It’s World War Two. Eileen and Tom Danby can find some time together in Cambridge- he’s stationed with the RAF nearby- a Tail-end Charlie on Lancasters. She’s testing explosives next door to the Cavendish Labs, (where, she reminded us as children, the atom was first split).

They’re freshly married and have left the pit village of Langley Moor in County Durham where they’d been sweethearts since childhood. Our father was living mostly in the company of men and had learned to smoke a pipe and drink beer and try not to think about who might not come back from the night’s flight over Germany. Our mother had a gay man friend who introduced her to classical music and art.

The couple tried to get into King’s College Chapel to hear the Christmas Eve service of readings and carols- but like The Inn it was full and they couldn’t get in.

So, they put their ears to the doors and listened the best they could.

Much later, Tom was asked if he could “sing a little quieter” in Lincoln Cathedral!

Half a tale. ( I heard the reading from John’s Gospel the other night in Alston. “In the beginning was the Word, and the Word was with God…” I’d read it at a schools’ service in Skegness, the Big Town closest to our village, Wainfleet All Saints- and the backs of my knees stiffened as they had that day- maybe sixty-four years ago.)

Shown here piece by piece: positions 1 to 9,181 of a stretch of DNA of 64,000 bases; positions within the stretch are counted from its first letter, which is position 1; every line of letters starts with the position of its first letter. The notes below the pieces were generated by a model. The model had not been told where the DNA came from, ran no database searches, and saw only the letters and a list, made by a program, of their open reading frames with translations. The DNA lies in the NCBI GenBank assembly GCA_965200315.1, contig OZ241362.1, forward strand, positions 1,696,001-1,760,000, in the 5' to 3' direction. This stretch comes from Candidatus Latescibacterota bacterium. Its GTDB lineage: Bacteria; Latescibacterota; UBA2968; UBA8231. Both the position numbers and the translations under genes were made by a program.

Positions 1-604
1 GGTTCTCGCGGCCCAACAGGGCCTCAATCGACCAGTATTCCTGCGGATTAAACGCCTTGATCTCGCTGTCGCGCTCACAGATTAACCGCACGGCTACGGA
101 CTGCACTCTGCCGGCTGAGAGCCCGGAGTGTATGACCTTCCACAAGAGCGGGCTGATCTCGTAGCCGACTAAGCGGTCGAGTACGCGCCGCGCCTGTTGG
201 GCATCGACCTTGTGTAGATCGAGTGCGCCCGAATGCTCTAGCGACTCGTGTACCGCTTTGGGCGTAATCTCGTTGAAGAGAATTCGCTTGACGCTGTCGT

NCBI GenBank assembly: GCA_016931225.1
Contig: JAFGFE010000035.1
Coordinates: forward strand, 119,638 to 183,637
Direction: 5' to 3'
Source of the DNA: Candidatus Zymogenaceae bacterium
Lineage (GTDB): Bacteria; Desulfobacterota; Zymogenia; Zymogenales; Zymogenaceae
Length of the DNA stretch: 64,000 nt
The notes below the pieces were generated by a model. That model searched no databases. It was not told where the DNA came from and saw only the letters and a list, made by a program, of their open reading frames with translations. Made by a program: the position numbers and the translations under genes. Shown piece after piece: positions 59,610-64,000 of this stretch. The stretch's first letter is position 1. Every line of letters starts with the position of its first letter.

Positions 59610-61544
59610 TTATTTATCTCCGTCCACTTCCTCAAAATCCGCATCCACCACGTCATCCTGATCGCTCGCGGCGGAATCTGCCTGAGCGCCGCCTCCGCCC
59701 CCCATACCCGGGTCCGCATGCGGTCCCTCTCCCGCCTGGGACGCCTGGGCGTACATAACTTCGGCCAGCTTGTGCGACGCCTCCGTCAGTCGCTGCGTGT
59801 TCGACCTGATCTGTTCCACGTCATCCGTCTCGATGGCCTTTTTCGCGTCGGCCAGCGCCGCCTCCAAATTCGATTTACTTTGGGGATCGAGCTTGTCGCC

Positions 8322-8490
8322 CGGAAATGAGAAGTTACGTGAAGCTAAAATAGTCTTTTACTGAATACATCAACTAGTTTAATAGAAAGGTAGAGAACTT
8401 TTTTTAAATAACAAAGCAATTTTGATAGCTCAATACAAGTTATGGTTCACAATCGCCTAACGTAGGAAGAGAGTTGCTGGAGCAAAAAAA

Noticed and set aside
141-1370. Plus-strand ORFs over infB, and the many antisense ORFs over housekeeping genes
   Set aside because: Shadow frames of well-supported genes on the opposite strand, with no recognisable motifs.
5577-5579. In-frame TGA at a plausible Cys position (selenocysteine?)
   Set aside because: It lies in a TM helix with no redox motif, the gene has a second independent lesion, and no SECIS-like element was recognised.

At Primary School- "Old Tom's"!

Tale Two. Eileen had been in The Pilgrim Hospital, Boston, gradually starting to lose the world thanks to vascular dementia. We’d driven down to collect her for Christmas at her Wainfleet home. She sat next to me in the front and my brother Tim and partner Sue sat in the back. We took a devious route home, by North Sea Camp, (famous for The Loneliness of the Long Distance Runner and having been the home of Jeffery Archer).

I was driving gently for Mam’s sake and turned on the radio for the King’s College carol service- late afternoon sunlight passed through overhanging trees. And- she started to sing along with Silent Night- a tiny reedy voice- no doubt remembering all the school assemblies she played the piano at.

I think Tim and Sue held hands.

I still weep to recall all this.

Tale Three. Eileen’s in the care home built on the site of the old Junior School- some locals still call it “Old Tom’s School’" others, “Danby’s School”. She’s lost language and we’re sitting at a double seat in the corridor. I’d just arrived from Alston- she’d never been aware enough to know that Sue had died. The previous day a children’s choir had visited and left behind their carol sheets.

It’s impossible to know how much is “going in” to a demented mind but she was a determined soul and when she started to point at the sheet, repeatedly, there was only one remedy. I sang every carol bar one unfamiliar one, VERY loudly because she’s thrown one hearing aid in the toilet and refused to wear the other!

The staff kept walking by, grins getting bigger and warmer, (some of them had been taught by her in the reception class- some were the children of her ex-pupils).

That was the last time I felt I’d got across to her.

I have no religion but warm to those who do.